Homeland Secretary Kirstjen Nielsen made a brief visit to the Texas border Thursday as authorities began releasing detained migrant families onto the streets of the Rio Grande Valley almost immediately after they crossed into the U.S., saying they didn’t have enough space in facilities to accommodate soaring numbers.
Central Americans — many in families and traveling in large groups from Honduras and Guatemala — have been traveling north through Mexico to the U.S. border in growing numbers. Some are waiting in Mexico for a chance to cross at border checkpoints to seek asylum legallty, while others have become increasingly desperate, crossing the border in remote areas and even in urban areas such as El Paso, where they then turn themselves in to authorities.
The crunch has become so intense that U.S. authorities briefly stopped processing asylum cases from across the border because shelters in the El Paso area were at capacity.
Now, Nielsen said, federal authorities at the border in far South Texas are simply releasing families to await the outcome of their cases rather than sending them to federal facilities where they would normally be detained for days or weeks.
“We don’t have facilities to hold the numbers we are seeing,” said Nielsen, according to Texas Public Radio. “We’re out of detention space, so due to emergent situations at particular areas, field decisions are made as to what we can do to expedite the processing.”
More than 76,000 migrants were apprehended on the southwest border in February, an 11-year high. Authorities expect as many as 100,000 to be apprehended in March, overwhelming processing facilities from the Valley to here in El Paso.
“To mitigate risks to both officer safety and vulnerable populations under these circumstances, and due to limited bed space, CBP will begin releasing families in the RGV (Rio Grande Valley) Sector with a Notice to Appear (NTA) / Own Recognizance (OR),” CBP said in a statement.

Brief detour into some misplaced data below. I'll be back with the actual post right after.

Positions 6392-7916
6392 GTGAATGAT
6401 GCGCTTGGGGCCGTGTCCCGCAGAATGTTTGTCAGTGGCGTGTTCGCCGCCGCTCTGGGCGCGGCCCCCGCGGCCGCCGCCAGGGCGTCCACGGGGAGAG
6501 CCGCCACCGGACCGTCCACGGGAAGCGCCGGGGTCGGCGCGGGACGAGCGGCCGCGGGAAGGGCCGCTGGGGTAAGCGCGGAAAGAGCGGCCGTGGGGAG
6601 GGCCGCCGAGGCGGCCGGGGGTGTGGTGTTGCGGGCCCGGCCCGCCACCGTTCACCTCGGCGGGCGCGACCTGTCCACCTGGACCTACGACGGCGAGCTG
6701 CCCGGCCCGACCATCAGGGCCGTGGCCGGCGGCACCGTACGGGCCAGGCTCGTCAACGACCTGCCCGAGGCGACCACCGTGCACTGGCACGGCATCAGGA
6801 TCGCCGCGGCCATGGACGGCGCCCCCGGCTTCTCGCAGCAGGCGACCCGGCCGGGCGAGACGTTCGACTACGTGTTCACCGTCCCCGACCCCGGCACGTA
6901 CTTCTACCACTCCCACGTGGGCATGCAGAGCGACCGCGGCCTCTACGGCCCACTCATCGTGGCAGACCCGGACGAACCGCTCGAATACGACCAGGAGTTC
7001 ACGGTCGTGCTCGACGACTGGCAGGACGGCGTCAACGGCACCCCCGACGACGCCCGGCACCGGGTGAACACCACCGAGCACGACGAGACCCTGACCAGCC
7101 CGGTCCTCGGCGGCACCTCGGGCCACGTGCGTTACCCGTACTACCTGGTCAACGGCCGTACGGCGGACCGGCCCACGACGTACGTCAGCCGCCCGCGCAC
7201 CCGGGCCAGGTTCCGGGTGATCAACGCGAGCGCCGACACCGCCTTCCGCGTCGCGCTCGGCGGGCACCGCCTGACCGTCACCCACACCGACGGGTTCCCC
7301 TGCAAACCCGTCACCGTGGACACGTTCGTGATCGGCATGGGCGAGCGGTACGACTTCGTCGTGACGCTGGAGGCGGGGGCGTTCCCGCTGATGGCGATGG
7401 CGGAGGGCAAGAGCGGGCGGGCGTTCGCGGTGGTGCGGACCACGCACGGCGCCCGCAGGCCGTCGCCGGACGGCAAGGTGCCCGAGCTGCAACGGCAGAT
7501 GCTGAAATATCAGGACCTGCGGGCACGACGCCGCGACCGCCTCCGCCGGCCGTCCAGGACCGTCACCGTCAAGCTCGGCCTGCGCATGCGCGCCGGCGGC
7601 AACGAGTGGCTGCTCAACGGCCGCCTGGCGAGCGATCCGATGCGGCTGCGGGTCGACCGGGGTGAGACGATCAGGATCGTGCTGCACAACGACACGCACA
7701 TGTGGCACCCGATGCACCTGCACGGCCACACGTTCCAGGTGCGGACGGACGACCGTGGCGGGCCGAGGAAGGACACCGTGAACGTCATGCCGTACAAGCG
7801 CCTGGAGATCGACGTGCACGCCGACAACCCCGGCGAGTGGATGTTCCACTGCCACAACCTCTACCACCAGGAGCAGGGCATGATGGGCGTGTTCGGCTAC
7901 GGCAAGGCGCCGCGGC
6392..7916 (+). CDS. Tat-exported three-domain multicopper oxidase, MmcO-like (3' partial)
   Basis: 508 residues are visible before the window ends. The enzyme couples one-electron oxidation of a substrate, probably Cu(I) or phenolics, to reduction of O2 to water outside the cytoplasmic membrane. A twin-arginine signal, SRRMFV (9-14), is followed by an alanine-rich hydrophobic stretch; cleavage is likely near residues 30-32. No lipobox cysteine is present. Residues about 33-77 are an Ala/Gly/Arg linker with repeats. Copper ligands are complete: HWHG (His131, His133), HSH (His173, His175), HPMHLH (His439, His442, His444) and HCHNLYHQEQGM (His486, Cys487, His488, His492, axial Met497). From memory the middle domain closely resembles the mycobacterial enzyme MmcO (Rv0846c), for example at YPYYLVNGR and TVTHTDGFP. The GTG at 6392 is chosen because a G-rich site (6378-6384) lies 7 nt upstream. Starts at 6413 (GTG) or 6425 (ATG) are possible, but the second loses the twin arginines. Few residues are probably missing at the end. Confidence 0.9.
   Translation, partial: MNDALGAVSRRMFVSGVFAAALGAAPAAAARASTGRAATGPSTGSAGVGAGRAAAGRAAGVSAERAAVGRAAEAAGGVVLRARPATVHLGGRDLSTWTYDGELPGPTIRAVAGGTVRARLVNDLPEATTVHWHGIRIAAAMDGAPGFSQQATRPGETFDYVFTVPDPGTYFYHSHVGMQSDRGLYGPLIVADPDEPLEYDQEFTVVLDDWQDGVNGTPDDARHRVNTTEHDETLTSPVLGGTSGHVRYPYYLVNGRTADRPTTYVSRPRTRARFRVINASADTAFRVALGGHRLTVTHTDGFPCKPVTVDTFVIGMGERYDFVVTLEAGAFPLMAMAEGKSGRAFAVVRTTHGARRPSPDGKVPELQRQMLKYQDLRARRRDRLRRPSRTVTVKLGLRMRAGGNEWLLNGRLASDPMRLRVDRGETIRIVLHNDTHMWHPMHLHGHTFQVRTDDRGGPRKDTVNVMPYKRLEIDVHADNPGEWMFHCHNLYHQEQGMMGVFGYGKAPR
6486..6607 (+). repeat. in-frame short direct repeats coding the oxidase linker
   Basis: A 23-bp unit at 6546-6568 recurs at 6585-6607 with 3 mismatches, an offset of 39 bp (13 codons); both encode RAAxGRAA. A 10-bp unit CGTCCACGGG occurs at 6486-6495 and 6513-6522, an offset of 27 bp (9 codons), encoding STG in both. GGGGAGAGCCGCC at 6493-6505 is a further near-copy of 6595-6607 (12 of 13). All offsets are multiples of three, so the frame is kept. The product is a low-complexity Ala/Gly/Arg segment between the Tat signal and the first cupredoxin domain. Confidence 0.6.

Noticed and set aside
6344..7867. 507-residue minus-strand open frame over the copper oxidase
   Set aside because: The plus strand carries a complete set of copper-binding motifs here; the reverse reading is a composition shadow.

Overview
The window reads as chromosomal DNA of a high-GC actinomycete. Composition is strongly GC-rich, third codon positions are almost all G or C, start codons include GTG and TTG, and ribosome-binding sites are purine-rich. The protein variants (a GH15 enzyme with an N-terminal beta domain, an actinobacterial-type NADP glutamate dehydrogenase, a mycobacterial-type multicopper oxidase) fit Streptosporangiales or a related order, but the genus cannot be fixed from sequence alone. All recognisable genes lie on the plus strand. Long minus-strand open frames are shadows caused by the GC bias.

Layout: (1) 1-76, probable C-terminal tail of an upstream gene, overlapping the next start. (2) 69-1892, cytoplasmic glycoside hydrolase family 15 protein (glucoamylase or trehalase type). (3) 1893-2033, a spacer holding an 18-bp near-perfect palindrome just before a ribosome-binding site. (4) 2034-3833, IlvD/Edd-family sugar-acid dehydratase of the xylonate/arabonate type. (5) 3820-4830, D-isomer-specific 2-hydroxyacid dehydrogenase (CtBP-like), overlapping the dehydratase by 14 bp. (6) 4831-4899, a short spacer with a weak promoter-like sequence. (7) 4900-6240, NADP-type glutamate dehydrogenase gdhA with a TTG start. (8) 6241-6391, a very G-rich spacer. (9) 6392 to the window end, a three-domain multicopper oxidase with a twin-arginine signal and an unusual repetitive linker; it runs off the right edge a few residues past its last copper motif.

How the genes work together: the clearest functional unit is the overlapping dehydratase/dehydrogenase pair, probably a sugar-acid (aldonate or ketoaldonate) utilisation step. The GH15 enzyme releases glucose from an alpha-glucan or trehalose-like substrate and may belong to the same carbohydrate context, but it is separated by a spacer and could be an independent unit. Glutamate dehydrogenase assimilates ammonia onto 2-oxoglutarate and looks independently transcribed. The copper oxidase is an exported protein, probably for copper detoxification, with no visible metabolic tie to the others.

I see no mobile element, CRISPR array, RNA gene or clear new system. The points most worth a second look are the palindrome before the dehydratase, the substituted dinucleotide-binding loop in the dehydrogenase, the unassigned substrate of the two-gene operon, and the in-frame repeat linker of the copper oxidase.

Critics of the administration say the release of hundreds of migrants onto the streets of the Valley, something that has been happening in El Paso since October, seems timed to beef up President Donald Trump’s assertion that there is an “invasion” crisis.
The more people there are in the shelters or on the streets, the easier it is for Trump to make his case that there’s a national emergency that merits his reallocation of billions of dollars in funding to build a border wall.
“Is this a coincidence?” asked Marissa Limon, deputy director of the Hope Border Institute, a faith-based community organization that serves the El Paso, Las Cruces and Ciudad Juárez region. Limon said that she is careful about using the word crisis but that “this is a moral crisis that will dictate who we are as a community and as a people.”
Nielsen insists that the situation along the border is not a “manufactured crisis.”
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